Wednesday, April 27, 2016 - Updated: 2:13 PM
It’s a rare thing when lawmakers at any level get along and do something good. It’s even rarer when politics intervenes, derailing that positive step forward.
Well, last week it did.
The legislation in question is House Bill 19, which would have established “the employers’ organ and bone marrow donation tax credit.”
Now, before we go any further, it should be noted that the House bill wasn’t entirely a straight up vote. As with most things, good legislation was piggybacked by an irrelevant, self-motivated rider. In this case it was state Sen. Alice Kerr, who decided an organ donor bill would be an ideal place to stick an optional 2.5 percent transient room tax for convention center upgrades.
While no one would like to deny Kerr — a Fayette County Republican — the ability to levy a tax on lodgers so that central Kentucky convention centers can get a fresh coat of paint, it has nothing to promoting organ donation. It’s hard to understand why Kerr places more importance on levying taxes than on helping the thousands of Kentuckians currently waiting for a life-saving organ donation.
According to the Kentucky Organ Donor Affiliates, there is currently an organ donation shortage.
Thousands of men, women and children across the state are currently waiting for the life changing news that someone is saving their life. It’s possible Kerr didn’t know that. It’s possible she lives in some remote part of the state that has no access to television, radio or a local newspaper, but instead only relies upon a run-down convention center to provide their livelihood as well as their information.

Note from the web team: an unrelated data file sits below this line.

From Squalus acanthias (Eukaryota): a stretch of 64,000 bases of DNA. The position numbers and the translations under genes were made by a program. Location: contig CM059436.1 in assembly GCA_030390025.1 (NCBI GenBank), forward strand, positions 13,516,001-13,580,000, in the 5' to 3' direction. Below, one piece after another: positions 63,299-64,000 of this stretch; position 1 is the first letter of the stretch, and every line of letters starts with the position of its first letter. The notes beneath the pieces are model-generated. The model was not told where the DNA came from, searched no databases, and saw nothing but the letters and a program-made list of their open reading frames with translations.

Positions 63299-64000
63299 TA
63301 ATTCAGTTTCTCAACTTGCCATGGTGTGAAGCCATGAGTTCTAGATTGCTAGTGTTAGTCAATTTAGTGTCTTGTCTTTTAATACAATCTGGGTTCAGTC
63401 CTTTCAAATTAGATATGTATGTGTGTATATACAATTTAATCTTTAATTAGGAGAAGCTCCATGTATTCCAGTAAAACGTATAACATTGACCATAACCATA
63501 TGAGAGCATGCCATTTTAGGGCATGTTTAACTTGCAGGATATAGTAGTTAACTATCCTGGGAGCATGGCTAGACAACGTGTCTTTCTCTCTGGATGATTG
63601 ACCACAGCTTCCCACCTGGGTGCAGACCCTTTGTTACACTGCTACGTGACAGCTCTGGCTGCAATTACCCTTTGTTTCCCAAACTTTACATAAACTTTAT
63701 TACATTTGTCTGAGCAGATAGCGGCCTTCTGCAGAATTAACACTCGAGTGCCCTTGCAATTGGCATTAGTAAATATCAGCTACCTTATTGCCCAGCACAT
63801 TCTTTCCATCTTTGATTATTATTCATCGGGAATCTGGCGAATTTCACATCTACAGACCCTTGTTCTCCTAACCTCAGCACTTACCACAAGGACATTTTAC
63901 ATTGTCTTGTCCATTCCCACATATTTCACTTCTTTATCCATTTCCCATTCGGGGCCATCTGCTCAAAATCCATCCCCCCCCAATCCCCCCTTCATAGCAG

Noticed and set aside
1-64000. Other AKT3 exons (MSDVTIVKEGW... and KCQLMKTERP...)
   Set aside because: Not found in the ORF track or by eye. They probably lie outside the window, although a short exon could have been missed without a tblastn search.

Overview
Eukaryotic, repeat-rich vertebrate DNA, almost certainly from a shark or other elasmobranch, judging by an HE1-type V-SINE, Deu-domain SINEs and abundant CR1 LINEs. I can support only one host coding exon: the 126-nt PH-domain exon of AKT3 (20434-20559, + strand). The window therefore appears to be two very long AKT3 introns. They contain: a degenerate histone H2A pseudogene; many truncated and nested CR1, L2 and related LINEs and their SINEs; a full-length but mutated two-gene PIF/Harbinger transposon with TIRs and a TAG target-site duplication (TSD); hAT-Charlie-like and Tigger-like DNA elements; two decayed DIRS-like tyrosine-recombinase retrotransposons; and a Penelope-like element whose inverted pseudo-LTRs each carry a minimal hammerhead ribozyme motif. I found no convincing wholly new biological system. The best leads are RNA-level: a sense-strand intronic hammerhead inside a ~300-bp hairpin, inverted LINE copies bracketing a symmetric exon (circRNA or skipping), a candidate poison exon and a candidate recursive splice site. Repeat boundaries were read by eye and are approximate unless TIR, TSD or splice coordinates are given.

But the problem isn’t just state Sen. Kerr. While her move was deplorable, Gov. Matt Bevin was ultimately the final word in making sure the legislation was taken off life support. Bevin vetoed the bill, killing the legislation proposed by state Rep. Ron Crimm.
It is worth noting that Crimm, a Republican, is facing opposition this May. Coincidentally, it’s the son of a Bevin appointee. Or maybe that’s no coincidence.
It’s odd that a Republican governor would use the nuclear option against two members of his own party. The initial bill received bipartisan support, as Democrats and Republicans alike thought supporting Kentucky organ donation was a worthwhile cause. But even if Bevin had been discouraged by the two parties working together, surely he was encouraged by the desire to expand the life saving network to Kentuckians.
Or, maybe not.
It’s impossible to know what Bevin’s motives are. But at the end of the day, thousands of Kentuckians will be less fortunate, either by Kerr’s greed or Bevin’s bias.